I was sorting through a couple of small containers of stuff I hadn’t dealt with in a while when I found the button. I’ve since thrown it out, but I recreated it for you above.
It was a birthday gift! When I look back now, I think the coworker who gave it to me was exasperated. It only took me a couple of decades to understand his point.
I’ve written before about my battles with depression. That’s all I ever heard – depression, depression. But that wasn’t the whole story. Life was a roller-coaster until I was properly diagnosed as having an anxiety disorder that, left to run amok, fuels depression.
It’s not a surprise. My Mom was a one woman anxiety factory. She assumed that someone who was late for dinner was dead until proven otherwise. It’s catastrophizing. Her Mom, widowed at a young age, was probably the same way This isn’t to lay blame, but to explain that when you act this way around your kids, it imprints on them. (And everyone has their own shit. I’m certainly not claiming this is the worst thing that could have happened in my life.)
Anxiety looks like – and probably is – mostly worry. In our form of anxiety, it’s verbalizing everything that can possibly go wrong, perhaps in a misguided attempt to keep those things from happening. It’s a fear of life’s surprises, like knocking on wood for good luck, in reverse. “If I think about it, it won’t happen.” The anxious person mentally counts the lifeboats on the Titanic of their day and tells everyone around them that there aren’t enough for everybody. Part of it is a futile attempt to achieve perfection. To the untrained eye and ear, it’s babbling negativity and it must be hell to be around. I understand how others confuse it with plain old bitching.
The last one to notice the water is the fish.
Dr. M. Cornfield
A person doesn’t make a conscious choice to be anxious. In fact, when you’re in the throes of anxiety, it’s almost impossible to recognize what your anxiety is doing to those around you. And, like an alcoholic or drug addict or anyone else with unwanted behavior, there’s nothing you can do until the person decides they want to change.
The button certainly didn’t open my eyes. At the time, I thought its message was a reflection of the giver’s grumpiness. Then, someone I deeply respected was brave enough – or fed up enough – to say something about how my verbal stream-of-consciousness was affecting them. It was painful to hear but growth is a painful process and it led me to assess what I was doing. I wasn’t getting nearly enough sleep, drinking too much coffee, and ignoring my physical health. All were contributing factors.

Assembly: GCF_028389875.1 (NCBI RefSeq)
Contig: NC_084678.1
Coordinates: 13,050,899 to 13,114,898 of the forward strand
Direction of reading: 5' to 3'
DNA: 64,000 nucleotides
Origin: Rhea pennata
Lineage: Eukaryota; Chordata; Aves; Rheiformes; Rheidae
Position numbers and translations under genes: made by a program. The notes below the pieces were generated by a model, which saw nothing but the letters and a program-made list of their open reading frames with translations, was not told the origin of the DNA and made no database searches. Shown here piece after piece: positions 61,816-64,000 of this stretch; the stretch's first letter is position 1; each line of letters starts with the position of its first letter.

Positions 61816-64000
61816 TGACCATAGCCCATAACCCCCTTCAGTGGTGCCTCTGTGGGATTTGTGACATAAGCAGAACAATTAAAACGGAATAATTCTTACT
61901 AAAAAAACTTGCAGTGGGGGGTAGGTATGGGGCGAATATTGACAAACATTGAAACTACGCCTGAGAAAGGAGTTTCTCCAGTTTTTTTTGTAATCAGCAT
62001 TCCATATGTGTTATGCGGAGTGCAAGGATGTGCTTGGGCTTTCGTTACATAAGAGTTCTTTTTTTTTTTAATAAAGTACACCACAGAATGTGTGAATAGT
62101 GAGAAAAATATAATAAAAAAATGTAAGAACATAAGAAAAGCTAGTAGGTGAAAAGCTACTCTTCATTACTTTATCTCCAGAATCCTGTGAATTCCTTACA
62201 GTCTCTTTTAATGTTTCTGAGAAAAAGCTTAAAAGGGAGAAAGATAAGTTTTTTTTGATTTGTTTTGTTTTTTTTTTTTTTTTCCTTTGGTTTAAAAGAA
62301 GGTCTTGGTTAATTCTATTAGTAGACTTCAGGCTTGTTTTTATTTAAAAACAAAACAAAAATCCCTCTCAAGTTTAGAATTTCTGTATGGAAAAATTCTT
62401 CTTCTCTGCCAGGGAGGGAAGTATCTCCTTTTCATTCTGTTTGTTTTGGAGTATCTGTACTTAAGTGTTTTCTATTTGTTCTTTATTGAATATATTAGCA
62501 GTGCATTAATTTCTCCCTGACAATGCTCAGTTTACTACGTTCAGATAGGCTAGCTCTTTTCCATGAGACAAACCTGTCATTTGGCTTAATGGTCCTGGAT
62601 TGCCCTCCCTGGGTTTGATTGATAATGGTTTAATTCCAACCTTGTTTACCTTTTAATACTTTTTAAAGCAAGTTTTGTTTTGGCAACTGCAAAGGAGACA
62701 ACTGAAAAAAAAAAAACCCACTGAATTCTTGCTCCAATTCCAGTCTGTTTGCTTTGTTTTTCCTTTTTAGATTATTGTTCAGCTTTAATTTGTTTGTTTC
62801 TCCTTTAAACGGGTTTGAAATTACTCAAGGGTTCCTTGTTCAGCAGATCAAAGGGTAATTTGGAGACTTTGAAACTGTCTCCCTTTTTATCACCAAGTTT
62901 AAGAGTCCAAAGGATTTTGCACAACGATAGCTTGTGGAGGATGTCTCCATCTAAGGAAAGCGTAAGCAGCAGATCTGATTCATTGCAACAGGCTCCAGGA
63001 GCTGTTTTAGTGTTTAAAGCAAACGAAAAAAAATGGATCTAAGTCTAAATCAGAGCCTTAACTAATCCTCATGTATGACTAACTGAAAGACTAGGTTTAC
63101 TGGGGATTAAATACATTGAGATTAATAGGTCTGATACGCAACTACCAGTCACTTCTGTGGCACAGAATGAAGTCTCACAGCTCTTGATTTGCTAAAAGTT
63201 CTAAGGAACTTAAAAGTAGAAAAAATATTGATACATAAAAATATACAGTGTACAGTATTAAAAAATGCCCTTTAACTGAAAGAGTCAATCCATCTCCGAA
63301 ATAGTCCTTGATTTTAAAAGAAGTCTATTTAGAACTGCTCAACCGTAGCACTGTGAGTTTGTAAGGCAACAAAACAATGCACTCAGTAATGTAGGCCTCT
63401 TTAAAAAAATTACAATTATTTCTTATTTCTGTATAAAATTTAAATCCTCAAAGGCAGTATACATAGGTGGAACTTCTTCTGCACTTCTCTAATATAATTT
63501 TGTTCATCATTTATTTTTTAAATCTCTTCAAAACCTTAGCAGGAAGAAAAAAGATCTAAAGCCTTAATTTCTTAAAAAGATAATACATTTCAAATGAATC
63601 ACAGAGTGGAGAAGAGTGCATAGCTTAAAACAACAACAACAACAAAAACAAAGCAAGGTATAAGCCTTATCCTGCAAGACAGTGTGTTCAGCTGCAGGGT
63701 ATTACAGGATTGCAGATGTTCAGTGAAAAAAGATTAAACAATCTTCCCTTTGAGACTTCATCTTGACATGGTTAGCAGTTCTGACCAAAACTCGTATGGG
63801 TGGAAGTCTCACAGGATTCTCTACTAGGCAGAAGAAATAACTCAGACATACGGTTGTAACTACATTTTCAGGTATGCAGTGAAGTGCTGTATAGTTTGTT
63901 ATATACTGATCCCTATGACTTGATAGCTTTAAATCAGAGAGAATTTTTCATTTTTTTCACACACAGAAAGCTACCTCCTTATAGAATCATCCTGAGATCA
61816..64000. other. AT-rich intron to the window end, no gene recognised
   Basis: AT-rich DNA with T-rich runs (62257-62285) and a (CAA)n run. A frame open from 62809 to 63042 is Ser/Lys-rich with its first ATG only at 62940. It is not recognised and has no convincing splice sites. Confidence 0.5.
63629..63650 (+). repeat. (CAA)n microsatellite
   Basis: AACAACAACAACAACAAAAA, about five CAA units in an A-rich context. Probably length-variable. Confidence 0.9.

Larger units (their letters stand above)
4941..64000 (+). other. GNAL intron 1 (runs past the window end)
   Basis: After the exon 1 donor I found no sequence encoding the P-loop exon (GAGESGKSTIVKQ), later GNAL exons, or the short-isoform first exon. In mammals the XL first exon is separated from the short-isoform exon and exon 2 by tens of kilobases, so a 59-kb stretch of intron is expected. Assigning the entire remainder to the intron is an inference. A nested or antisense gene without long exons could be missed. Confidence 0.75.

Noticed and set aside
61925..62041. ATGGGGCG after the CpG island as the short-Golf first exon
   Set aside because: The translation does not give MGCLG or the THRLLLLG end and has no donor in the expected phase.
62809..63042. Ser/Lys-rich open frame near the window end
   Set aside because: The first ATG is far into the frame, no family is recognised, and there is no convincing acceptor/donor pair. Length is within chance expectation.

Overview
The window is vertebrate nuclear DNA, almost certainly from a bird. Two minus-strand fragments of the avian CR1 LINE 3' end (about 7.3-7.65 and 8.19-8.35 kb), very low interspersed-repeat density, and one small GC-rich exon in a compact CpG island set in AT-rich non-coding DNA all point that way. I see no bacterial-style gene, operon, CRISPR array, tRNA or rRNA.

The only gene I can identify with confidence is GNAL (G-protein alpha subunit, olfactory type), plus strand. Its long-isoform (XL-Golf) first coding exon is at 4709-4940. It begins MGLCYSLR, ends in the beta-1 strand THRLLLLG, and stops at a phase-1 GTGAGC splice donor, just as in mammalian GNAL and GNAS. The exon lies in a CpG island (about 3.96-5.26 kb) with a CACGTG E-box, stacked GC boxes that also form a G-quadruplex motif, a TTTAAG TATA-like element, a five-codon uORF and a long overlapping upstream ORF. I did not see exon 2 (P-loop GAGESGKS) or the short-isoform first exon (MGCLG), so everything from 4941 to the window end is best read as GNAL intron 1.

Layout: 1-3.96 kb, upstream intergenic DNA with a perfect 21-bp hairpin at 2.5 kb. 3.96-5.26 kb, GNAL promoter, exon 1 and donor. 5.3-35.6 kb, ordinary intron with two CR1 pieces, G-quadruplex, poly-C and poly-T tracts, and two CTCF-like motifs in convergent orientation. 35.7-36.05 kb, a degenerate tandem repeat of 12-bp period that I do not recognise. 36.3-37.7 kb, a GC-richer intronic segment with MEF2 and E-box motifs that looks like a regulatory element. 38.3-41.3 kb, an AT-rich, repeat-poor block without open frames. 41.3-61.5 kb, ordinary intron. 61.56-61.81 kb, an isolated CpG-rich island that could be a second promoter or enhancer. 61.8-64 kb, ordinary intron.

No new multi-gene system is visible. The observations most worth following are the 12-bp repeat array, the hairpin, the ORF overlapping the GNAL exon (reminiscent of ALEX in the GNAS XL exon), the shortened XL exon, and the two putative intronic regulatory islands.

It was time for a change.
That was two decades ago. I called my MD and said, I want to live differently, I want to be better. I asked her to book an assessment for me at CAMH (the Centre for Addiction and Mental Health) and have them figure me out. She did and they did. She didn’t hesitate, because I already had a documented history with depression.
At the time, CAMH was running a brilliant campaign of celebrities admitting their mental health struggles. That helped, but walking into that building on Queen St. W. was still terrifying. I’ll admit I thought about what I’d say if someone I knew saw me. I decided it depended on who it was. Now, here I am telling the world and I care not a whit what anyone thinks. My, how things have changed for the better.
That assessment took the better part of a day and it was one of the best things I ever did. After deep analysis, I came away with a true understanding of myself and how to move forward in a healthier way. Cognitive Behavioral Therapy and talk therapy followed. I got harder on myself and gave myself a break at the same time.
I’m not 100% successful 100% of the time. But who is? Everyone gets anxious sometimes. And if they don’t get anxious, then they get something else. After all, some situations call for being a “bitch”. And some buttons end up in the garbage.